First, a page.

I inherited a house from my aunt. What inheritance tax is due?

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Q. If I inherited a house from my aunt. Will I have to pay inheritance tax on it? Both myself and my aunt are residents of New Jersey. If I do have to pay inheritance tax, how much would it be and what is the formula to calculate it?
— Heir

A. We’re sorry to hear about your aunt.

There are a few considerations here.

If your aunt passed away as a resident of New Jersey owning a home in New Jersey, and you inherit the home, inheritance tax will be assessed on the transfer, said Catherine Romania, an estate planning attorney with Witman Stadtmauer in Florham Park.

Unless your aunt executed a will that specifically directs that all death and/or inheritance tax be paid from the estate, then each beneficiary is required to pay the death or inheritance taxes assessed against his or her bequest, Romania said.

The tax is based on the fair market value of the home at the time of your aunt’s death.

For that reason, the executor, if there is a will, or the administrator, if there is no will, or you, if there is no executor or administrator, will need to obtain an appraisal or market analysis of the home, she said.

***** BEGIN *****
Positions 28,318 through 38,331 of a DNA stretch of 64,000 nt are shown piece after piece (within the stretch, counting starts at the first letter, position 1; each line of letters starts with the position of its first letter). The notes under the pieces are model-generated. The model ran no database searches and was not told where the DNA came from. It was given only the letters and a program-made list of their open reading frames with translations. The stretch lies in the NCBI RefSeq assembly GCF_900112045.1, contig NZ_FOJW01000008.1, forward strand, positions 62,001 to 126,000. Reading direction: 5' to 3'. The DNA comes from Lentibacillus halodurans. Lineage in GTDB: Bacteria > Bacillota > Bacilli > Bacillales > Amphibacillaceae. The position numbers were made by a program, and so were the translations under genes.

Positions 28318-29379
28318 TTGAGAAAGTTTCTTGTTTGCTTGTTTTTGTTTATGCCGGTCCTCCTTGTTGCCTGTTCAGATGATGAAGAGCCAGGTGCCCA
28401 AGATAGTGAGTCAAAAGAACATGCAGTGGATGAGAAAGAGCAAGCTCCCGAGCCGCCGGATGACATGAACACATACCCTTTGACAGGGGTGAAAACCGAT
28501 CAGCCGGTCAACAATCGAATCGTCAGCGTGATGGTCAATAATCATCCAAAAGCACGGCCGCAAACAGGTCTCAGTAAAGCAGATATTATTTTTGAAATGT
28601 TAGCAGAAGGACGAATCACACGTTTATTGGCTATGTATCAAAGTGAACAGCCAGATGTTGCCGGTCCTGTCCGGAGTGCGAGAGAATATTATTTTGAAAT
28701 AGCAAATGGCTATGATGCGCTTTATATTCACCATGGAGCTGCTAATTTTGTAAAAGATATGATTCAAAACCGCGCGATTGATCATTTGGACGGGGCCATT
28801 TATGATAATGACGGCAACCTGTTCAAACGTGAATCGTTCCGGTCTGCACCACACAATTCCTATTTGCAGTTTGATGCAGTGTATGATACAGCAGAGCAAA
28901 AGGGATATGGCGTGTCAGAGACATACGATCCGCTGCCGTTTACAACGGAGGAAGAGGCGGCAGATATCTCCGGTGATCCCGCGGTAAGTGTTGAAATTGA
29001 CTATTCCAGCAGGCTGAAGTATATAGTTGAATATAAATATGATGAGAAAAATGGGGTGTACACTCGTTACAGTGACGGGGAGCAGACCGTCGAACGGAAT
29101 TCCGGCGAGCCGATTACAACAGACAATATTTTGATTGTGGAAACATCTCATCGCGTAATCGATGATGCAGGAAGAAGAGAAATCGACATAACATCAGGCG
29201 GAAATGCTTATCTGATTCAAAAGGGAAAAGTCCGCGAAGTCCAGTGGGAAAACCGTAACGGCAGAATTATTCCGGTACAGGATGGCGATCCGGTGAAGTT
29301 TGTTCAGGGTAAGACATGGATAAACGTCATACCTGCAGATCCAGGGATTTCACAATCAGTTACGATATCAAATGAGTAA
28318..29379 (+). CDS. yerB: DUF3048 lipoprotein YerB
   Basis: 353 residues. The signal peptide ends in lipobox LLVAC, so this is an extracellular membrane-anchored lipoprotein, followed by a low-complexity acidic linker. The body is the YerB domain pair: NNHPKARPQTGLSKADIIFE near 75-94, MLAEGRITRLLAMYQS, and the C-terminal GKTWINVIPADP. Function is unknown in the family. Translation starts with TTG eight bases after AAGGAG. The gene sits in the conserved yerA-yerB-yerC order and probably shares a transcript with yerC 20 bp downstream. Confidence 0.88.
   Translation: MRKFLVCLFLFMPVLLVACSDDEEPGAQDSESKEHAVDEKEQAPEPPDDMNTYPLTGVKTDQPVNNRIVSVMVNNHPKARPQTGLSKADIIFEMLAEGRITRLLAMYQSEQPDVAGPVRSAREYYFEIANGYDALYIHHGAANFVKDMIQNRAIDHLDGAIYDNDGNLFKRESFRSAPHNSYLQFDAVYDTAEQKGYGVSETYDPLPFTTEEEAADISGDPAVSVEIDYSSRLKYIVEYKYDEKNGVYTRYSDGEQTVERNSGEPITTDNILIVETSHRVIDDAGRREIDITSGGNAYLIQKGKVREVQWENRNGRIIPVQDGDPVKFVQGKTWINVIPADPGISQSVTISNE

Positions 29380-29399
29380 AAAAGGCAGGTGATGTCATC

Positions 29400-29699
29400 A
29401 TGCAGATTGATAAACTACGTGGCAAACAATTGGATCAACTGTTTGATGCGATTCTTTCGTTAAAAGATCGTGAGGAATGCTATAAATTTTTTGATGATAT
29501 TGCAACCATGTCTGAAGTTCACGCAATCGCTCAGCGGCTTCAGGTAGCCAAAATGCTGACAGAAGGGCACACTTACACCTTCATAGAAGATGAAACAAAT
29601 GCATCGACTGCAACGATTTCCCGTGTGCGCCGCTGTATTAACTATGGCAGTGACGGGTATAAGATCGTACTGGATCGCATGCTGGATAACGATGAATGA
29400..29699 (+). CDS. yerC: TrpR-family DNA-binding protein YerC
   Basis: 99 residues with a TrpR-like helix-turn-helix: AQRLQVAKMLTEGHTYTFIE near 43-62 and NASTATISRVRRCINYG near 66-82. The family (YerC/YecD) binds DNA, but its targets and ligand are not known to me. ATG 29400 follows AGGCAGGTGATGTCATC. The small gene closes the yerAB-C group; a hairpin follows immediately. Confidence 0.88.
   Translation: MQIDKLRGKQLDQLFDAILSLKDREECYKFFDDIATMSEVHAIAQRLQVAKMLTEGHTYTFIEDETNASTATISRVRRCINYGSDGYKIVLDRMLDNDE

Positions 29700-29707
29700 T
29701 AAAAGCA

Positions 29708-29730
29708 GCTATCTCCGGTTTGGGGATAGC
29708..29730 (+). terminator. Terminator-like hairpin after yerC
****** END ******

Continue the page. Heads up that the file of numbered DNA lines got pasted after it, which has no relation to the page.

The tax is based upon the beneficiary’s relationship to the decedent.

“As a niece or nephew, you are a Class D beneficiary,” Romania said. “Tax is assessed on transfers to Class D beneficiaries at 15% of the value of the bequest on any amount up to $700,000 and 16% of the value of the bequest on amounts in excess of $700,000.”

The New Jersey Division of Taxation will have a lien on the property for 15 years from the decedent’s date of death unless the tax is paid prior, Romania said. Once the tax is paid, you will receive a Form 0-1, also known as a waiver, to file with the county clerk in the county in which the property is located, Romania said. The waiver releases the lien on the property.

If you inherit real property from a decedent, it is important to have ownership of the property transferred into your name by a recorded deed, Romania said.

“The property should not remain in the name of the decedent notwithstanding the decedent was a close family member,” she said. “You should also obtain homeowner’s insurance in your own name and speak to your attorney about obtaining a title or lien search and title insurance. It becomes more difficult to transfer the property years later or after your death if the first transfer was never properly recorded.”

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This story was originally published on Feb. 21, 2023.

NJMoneyHelp.com presents certain general financial planning principles and advice, but should never be viewed as a substitute for obtaining advice from a personal professional advisor who understands your unique individual circumstances.